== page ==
Question: I have a collection company threatening me with a lawsuit on a credit card account form 1998 they purchased the account in 2009 and they say the statute of limitation begins again — the original less than $1,000 balance is now $4,000 Can they do this legally???
Answer: Generally, a debt that old is out of statute of limitations and you cannot legally be sued for the debt. But that does not mean a bottom-feeder debt collector will not attempt to sue you for the debt.
Unpaid debt can be sold from debt collector to debt collector until it is paid. But legally, once the statute of limitations has passed, consumers cannot be sued for the debt. Unless you did something to re-start the statute of limitations which means you can be legally sued for the debt.
Depending on your state, the statute of limitations can be re-started under certain circumstances. Those circumstances include but are not limited to the following:
- Acknowledgement of the Debt
- Agreement to Repay the Debt
- Partial Payment on the Debt
My take on the situation is the debt collector is hoping you are a scared, uninformed consumer who does not know her rights. I know that is not the case and here is what you can do:
1. Check your State’s Statute of Limitations. Once you know the date when the statute of limitations passed, you can safely be sure the debt is uncollectible. You do not need to inform or argue with the debt collector about the statute of limitations. They already know the statute of limitations has passed. The debt collector is simply trying to deceive you about the statute of limitations in hopes you will agree to pay.
2. Check your credit reports. Make sure they are not fraudulently reporting the debt on your credit reports; if so, they are in violation as well as the credit bureaus for reporting older or re-aged debts. A credit card debt can only be reported 7.5 years on your credit report.
It does not matter how many debt collectors purchase the debt and try to collect. Once a credit card debt has been charged off and 7.5 years has passed, the original creditor along with any associated debt collector cannot report the debt on your credit reports –ever.
3. Stay off the telephone. Send a certified, return receipt letter to the debt collector stating telephone calls are inconvenient and only written communication is allowed. Although you could request no contact at all, you want to keep the written lines of communication open to stay on top of what is happening.
In addition to requesting only written communication, request they send you documentation proving the statute of limitation has not run. I doubt very seriously they can produce any proof but request it anyway. You want to create a paper trail just in case they proceed with a lawsuit.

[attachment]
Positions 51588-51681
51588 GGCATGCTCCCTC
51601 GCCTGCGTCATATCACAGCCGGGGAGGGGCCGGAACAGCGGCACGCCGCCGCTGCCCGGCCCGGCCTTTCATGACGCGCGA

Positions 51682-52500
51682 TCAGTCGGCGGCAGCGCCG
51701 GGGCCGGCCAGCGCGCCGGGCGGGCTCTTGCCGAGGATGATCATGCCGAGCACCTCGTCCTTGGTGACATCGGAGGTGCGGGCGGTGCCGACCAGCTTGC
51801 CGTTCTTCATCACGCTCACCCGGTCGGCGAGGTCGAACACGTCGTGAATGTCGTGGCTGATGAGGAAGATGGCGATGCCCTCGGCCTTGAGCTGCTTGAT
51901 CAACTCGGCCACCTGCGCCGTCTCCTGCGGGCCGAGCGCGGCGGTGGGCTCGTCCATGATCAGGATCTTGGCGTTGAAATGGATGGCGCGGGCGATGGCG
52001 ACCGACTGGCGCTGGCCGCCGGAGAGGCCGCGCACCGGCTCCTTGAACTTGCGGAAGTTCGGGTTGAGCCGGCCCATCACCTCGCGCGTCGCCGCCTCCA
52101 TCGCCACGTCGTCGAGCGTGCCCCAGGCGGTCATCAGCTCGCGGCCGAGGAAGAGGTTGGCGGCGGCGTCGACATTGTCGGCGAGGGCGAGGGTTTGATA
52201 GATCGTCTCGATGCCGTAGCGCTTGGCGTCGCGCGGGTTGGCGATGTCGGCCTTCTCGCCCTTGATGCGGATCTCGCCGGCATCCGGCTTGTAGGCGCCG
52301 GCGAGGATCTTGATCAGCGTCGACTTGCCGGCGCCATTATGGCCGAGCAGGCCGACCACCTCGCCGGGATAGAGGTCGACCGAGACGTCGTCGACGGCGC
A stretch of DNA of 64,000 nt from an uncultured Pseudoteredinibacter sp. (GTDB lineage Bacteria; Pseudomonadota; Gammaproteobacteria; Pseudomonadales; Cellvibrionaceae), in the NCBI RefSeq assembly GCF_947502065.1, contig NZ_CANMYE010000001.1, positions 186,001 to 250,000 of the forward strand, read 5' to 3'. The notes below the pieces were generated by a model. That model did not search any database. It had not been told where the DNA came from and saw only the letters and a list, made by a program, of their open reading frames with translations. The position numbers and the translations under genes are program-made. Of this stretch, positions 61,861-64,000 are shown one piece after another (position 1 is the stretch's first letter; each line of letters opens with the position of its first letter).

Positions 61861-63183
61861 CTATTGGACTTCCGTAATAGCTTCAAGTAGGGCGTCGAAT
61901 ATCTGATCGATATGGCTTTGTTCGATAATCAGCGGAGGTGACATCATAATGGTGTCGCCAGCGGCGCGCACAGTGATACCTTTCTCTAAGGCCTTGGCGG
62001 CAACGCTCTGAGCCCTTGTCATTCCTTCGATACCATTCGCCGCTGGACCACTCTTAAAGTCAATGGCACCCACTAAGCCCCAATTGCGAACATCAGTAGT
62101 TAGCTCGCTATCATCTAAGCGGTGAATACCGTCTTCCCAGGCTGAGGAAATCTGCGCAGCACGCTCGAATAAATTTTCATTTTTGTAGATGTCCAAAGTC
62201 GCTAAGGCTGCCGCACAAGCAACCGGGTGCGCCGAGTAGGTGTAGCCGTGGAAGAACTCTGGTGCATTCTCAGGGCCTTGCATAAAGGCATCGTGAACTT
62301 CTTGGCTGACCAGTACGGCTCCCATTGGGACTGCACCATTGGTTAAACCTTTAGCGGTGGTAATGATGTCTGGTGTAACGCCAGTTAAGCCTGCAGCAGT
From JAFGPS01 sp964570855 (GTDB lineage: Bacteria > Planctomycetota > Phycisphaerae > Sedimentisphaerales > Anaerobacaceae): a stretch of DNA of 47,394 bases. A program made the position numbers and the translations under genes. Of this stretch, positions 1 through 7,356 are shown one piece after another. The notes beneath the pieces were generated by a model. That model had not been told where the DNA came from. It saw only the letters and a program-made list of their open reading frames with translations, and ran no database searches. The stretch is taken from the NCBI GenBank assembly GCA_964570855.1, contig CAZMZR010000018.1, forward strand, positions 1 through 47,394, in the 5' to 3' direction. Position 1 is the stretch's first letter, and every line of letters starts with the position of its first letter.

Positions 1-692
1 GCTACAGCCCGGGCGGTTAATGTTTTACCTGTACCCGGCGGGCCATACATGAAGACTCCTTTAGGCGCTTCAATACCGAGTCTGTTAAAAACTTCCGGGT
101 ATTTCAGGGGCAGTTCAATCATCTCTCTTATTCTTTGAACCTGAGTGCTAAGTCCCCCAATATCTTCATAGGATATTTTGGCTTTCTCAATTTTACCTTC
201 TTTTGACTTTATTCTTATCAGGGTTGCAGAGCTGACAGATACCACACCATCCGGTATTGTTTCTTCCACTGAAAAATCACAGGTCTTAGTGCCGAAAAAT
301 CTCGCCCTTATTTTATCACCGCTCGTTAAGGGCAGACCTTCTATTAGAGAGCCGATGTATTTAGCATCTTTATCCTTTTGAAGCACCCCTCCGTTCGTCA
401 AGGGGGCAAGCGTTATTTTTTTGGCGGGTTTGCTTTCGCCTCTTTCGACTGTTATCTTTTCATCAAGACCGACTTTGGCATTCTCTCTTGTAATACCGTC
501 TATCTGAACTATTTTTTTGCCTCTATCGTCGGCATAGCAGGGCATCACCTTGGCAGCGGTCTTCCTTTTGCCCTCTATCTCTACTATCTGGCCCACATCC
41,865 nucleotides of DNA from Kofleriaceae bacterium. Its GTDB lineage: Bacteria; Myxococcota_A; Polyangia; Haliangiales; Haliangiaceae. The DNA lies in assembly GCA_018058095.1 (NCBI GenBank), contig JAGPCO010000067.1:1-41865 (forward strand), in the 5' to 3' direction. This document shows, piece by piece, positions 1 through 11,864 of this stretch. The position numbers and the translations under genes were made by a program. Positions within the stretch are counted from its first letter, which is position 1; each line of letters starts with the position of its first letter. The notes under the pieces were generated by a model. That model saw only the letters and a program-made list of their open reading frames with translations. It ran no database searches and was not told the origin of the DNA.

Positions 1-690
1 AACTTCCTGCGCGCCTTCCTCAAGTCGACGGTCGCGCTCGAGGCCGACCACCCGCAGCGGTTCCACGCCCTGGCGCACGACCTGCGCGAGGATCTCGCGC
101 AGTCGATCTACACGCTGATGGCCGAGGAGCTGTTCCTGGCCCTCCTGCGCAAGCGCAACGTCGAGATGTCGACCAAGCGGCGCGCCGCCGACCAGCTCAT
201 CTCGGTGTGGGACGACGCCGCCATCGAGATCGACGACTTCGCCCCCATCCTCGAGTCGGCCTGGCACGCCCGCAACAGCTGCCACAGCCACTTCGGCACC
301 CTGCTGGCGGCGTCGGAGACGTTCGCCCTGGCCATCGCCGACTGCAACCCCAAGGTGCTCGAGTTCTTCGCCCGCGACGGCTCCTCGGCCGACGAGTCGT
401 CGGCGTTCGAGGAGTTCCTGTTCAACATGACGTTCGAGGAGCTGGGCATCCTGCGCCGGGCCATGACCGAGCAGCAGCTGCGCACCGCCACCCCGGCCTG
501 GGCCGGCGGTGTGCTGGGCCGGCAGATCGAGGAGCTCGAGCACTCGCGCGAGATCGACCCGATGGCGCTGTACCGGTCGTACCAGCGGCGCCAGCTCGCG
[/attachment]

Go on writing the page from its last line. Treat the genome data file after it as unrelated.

4. Lawsuit and Violations. It is a violation of the Fair Debt Collection Practices Act, § 807. False or misleading representations — for a debt collector to threaten to take any action that cannot legally be taken or that is not intended to be taken. But do not mention this in your letter to them. Let them hang themselves. With enough violations, it may be worth you suing them.
At this point, all you need to know is the statute of limitation has passed. As long as you did nothing to restart the statute of limitations, your job will be to look out for a lawsuit and make sure your credit reports are accurate.
Should the debt collector proceed against you in court, your main defense will be the statute of limitations. It is imperative that you respond to the lawsuit if you are sued. Debt collectors count on consumers not responding which results in an automatic judgment against consumers.
If only consumers stay on top of things and know their rights, most debt collection lawsuits would end up in favor of the consumer. By simply answering the lawsuit, appearing in court and asserting the statute of limitations as a defense, the court will dismiss the case.
Even if the statute of limitations was not at issue, consumers could easily win these cases by asserting other defenses and questioning the lawsuit on other grounds such as:
(1) Debt collectors almost never attach or can produce the original signed credit card application or agreement.
(2) Debt collection lawsuits typically fail to state facts essential to a cause of action for a credit card contract including date of contract, dates and amounts of charges, fees or other debts incurred under the contract.
(3) Debt collectors generally have no evidence they are the real party in interest. Many claim they are the owner and holder of the debt pursuant to an assignment agreement from the original creditor; but, they cannot produce the assignment when challenged. Debt collectors typically have no assignment of debt from the original creditor.
Debt collectors may have a purchase agreement showing they bought 1000s of old credit card account debts for literally pennies on the dollar but that does not make them the real party in interest.
(4) Debt collectors seek to unjustly enrich themselves. As you stated the original debt was for less than $1,000, now they are requesting over $4,000. Another affirmative defense to a lawsuit could be unjust enrichment. The amount the debt collector is requesting in the lawsuit would result in them receiving more money than they are entitled to.
As you can see even if they do file a lawsuit, as long as you answer and assert your affirmative defenses, most debt collectors have no evidence to make their case. Just keep on top of all correspondence, monitor your credit reports and respond if a lawsuit is filed. You should be just fine. The best of luck to you.